Question: I’m responsible for a brand in a big company that sells several products. Some of the brands make more money than others and receive the lion’s share of the company’s resources. I understand this from a financial perspective. I manage one of the smaller entities but believe it has huge growth potential. I’m finding it hard, however, to persuade my risk-averse boss to invest more money. Without investment, I can’t see how we can ever grow. Equally, I can’t guarantee that the extra money would result in a big return. What should I do?
Karen Blackett says:
The key question to ask is what is it your boss is most concerned about that will stop you receiving the investment that you need? Is it purely about budget, is it about possible “failure” and how that looks to their boss, is it about time management and prioritisation? Knowing the answer will help with the language you use in the business case you clearly need to present for investment.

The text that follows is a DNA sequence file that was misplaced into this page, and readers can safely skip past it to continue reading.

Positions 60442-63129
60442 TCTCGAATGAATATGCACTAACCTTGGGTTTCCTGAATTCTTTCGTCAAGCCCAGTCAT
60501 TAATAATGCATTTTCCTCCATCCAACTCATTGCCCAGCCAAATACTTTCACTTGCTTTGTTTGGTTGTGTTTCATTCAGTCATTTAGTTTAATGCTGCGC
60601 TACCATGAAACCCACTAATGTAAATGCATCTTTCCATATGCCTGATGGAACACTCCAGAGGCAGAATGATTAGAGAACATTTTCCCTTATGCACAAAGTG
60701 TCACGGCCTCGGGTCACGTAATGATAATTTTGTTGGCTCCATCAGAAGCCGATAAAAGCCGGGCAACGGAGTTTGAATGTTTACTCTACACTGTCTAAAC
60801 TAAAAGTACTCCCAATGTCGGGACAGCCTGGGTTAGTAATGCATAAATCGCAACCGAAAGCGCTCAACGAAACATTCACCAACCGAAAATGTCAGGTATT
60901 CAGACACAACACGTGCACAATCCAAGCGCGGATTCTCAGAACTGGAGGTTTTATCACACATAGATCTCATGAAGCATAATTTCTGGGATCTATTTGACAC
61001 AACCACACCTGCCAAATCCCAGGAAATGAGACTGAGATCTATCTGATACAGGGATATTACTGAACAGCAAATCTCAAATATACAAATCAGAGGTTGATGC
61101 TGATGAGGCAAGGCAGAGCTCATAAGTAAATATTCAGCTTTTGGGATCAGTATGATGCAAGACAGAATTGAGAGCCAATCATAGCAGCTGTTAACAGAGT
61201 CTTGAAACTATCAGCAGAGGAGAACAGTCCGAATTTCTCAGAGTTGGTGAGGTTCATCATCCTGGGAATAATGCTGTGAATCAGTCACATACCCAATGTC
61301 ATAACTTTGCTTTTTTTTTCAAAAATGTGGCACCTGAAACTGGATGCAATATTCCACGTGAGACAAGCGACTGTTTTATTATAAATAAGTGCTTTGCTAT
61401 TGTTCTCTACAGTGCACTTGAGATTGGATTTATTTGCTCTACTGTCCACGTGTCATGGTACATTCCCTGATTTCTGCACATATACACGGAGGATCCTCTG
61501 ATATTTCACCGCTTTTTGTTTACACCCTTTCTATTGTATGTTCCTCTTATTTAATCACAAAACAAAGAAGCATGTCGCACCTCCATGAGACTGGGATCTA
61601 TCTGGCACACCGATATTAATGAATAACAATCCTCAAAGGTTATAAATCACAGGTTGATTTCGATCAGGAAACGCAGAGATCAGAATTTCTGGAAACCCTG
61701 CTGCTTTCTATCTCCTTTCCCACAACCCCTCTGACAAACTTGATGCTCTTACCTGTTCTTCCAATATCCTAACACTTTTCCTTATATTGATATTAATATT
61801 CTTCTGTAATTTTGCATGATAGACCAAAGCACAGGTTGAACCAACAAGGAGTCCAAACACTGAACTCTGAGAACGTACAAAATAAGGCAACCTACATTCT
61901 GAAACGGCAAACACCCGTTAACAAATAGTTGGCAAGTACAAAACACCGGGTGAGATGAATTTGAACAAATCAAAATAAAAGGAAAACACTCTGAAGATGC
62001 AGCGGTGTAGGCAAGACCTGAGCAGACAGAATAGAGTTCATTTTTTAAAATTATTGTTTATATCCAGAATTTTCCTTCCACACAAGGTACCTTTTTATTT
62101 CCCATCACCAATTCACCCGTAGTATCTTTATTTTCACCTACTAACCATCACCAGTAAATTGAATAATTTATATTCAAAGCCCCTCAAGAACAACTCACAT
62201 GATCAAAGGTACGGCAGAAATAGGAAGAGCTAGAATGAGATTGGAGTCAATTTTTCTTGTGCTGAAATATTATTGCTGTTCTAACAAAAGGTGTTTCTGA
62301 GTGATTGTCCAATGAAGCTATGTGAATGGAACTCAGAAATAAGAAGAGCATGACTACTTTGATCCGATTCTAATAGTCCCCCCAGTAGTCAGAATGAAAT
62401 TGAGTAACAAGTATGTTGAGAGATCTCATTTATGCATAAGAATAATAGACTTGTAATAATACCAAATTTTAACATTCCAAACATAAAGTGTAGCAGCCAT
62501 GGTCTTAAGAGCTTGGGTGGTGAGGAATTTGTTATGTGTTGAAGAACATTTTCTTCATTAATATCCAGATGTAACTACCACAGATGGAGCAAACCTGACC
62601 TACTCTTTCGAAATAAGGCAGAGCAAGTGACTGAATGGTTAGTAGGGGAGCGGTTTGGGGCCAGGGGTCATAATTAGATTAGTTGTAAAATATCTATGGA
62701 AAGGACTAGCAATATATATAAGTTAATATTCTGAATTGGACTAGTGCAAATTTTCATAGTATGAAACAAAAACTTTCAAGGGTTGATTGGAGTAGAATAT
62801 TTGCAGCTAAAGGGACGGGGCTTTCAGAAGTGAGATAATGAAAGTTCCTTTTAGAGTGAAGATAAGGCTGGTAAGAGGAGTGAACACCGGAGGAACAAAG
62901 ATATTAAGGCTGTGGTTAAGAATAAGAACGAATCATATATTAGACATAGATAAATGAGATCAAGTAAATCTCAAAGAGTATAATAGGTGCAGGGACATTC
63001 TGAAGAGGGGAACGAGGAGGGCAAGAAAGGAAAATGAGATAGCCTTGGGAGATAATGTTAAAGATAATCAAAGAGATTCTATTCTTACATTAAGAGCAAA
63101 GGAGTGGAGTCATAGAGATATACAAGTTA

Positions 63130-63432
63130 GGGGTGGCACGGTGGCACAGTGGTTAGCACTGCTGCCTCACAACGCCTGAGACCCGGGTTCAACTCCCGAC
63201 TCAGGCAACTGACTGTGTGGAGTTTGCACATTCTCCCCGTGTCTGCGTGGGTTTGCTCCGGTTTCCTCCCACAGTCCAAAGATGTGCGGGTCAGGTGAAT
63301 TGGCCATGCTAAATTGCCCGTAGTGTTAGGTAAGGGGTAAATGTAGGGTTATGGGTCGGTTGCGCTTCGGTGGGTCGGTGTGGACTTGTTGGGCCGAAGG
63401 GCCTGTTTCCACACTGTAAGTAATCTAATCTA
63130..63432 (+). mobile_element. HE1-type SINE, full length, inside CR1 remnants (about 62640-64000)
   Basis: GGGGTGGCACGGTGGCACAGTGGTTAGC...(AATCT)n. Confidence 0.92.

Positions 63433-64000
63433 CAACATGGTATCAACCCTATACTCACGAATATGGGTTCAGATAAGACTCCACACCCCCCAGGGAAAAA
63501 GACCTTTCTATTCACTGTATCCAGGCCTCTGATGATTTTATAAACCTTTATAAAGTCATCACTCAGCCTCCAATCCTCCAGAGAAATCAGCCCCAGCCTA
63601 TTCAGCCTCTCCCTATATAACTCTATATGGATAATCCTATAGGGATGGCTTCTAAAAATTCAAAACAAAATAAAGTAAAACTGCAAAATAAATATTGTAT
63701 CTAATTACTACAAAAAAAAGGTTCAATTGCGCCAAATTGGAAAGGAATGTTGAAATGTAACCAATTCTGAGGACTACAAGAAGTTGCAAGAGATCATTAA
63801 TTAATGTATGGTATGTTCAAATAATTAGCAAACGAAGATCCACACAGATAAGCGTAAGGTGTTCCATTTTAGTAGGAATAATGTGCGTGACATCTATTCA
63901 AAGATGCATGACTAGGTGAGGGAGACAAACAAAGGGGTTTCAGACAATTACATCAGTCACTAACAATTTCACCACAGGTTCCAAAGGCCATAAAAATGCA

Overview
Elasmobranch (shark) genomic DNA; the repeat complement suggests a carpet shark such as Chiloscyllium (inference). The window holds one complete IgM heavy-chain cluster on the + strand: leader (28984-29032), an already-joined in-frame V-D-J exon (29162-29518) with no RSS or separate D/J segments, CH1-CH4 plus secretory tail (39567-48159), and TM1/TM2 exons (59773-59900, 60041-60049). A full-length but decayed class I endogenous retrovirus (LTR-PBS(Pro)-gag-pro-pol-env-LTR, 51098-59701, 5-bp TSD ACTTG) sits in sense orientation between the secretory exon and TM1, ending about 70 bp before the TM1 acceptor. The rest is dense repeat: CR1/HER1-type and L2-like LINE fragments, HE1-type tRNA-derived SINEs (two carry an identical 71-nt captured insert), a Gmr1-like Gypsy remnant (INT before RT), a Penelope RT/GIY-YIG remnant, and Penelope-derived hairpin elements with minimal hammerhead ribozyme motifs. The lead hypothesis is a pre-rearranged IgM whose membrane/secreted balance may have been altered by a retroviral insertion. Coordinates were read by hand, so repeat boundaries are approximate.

Your business case is about finding new growth opportunities and looking to future proof the entire organisation. Your boss may be focusing on the “now”, or even the “near”, but you will help convince them by framing your business case around what is “next”. At some point, a well starts to run dry. Your business case is about finding the new well with plenty of fresh water.